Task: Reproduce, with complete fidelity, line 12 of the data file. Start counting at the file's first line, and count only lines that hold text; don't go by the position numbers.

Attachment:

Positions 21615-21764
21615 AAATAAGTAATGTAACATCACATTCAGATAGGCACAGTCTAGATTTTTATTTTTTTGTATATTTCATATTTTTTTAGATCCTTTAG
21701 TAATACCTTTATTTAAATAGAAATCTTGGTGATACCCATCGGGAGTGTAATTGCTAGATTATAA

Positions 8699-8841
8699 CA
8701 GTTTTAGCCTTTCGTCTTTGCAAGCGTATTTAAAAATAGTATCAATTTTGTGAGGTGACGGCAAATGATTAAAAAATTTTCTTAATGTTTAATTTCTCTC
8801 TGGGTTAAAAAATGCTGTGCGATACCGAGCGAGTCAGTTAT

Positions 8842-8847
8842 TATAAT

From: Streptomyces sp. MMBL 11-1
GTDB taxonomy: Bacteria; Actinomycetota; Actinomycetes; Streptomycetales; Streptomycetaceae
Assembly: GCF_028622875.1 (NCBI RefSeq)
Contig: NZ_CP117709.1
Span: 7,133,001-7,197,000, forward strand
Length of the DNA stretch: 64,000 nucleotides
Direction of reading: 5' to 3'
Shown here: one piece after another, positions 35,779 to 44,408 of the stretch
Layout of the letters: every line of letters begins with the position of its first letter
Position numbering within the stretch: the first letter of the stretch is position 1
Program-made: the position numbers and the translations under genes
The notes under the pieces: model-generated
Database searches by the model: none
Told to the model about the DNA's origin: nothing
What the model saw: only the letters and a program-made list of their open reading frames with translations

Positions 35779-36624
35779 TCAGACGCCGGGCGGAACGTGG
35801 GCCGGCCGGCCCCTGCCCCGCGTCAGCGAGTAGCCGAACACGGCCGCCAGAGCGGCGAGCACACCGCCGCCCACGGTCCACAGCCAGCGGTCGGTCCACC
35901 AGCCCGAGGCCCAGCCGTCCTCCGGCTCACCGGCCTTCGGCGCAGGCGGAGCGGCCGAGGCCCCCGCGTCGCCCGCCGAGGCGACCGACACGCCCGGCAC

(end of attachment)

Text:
Assembly: GCF_028622875.1 (NCBI RefSeq)